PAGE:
These changes are not without their drawbacks. Pushed out by ever-shortening software programs’ lifecycles, some applications suffer from risks that undermine the digital security of financial, healthcare, retail, and other business sectors. It’s important that developers and managers learn about these most common risks so that they can secure their applications.
Towards that end, the Open Web Application Security Project (OWASP) releases the top 10 most critical web application security risks on a regular basis. It culls this information from more than 40 data submissions received from companies specializing in application security, with the data spanning vulnerabilities gathered from hundreds of organizations and over 100,000 deployed applications and APIs.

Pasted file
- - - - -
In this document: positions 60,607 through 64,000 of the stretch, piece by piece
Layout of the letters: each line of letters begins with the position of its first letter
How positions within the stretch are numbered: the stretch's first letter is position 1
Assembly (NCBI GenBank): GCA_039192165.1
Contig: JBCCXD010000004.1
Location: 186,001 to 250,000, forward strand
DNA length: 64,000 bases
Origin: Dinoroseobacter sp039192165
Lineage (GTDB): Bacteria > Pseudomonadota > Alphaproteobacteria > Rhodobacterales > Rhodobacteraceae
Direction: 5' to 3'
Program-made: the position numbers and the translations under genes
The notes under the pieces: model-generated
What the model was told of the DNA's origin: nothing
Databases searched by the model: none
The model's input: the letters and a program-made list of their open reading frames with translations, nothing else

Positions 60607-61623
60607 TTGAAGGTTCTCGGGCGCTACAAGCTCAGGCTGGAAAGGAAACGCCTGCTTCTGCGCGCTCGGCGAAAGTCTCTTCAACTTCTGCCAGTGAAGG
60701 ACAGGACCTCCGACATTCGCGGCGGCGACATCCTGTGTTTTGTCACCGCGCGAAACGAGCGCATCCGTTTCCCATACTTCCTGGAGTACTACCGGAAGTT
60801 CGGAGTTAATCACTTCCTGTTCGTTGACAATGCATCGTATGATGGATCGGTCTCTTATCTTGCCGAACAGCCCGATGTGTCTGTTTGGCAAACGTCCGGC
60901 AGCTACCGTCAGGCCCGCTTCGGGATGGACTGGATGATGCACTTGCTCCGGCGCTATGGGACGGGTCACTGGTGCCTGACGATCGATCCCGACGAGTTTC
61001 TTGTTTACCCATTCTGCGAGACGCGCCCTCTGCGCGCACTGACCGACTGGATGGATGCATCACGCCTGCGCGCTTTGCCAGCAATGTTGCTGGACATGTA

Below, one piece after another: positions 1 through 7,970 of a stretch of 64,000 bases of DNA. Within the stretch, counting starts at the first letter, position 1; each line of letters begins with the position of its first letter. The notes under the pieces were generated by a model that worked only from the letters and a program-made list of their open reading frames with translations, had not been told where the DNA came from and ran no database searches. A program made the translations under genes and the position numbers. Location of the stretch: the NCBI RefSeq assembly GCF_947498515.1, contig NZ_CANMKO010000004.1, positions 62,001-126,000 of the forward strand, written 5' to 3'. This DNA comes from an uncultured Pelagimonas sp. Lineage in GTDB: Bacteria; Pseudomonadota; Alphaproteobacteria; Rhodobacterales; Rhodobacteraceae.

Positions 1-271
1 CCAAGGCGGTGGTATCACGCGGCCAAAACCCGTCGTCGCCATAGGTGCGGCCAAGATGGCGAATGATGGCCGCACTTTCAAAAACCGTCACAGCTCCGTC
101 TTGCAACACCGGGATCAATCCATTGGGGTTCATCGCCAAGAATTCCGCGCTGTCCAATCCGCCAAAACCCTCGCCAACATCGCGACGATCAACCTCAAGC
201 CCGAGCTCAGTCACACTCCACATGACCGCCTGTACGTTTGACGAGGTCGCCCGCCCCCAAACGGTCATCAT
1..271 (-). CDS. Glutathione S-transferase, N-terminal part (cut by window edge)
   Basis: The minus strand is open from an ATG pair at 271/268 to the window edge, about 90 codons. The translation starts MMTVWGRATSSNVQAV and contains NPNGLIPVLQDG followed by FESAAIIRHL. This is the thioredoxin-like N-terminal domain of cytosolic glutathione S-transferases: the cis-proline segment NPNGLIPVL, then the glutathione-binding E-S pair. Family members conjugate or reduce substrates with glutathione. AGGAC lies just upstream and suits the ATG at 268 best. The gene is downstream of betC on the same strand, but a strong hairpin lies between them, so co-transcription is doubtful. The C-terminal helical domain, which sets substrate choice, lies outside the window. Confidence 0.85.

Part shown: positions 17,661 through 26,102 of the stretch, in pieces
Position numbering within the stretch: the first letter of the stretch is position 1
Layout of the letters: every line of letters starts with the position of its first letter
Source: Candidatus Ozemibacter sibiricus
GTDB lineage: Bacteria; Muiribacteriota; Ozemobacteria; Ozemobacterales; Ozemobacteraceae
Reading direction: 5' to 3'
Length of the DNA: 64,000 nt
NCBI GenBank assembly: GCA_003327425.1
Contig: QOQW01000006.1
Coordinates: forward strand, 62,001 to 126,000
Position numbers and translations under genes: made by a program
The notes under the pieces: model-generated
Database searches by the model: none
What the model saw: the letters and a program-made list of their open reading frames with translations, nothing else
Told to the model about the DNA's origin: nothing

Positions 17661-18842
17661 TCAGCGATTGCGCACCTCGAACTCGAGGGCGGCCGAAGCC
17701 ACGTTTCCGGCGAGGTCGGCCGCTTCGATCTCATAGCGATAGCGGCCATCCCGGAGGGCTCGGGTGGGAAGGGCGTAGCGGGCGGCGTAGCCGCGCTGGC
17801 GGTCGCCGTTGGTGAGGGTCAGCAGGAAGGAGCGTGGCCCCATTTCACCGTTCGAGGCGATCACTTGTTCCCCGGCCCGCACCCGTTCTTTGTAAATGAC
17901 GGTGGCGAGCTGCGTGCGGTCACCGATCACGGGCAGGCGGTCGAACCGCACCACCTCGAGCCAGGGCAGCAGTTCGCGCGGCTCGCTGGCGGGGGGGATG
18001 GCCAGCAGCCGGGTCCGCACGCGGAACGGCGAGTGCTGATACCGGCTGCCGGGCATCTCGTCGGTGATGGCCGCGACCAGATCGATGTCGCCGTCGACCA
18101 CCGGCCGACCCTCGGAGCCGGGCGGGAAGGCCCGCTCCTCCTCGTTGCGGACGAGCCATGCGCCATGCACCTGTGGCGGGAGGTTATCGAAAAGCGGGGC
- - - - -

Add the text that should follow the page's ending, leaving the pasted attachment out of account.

OWASP rates each risk according to its exploitatability, weakness prevalence, weakness detectability, and technical impacts. These risks are ever-changing. For instance, 500 peer submissions from the community provided OWASP with two forward-looking risk categories to add to its list in 2017. The organization also added a new category from source code analysis security testing (SAST) data sets.
There were additional changes. Two old categories that made OWASP’s Top 10 in 2013, Insecure Direct Object References and Missing Function Level Access Control, merged together into a single category “Broken Access Control” for its 2017 list. Additionally, OWASP retired Cross-Site Request Forgery (CSRF) along with Unvalidated Redirects and Forwards based upon (Read more...)
This is a Security Bloggers Network syndicated blog post authored by David Bisson. Read the original post at: The State of Security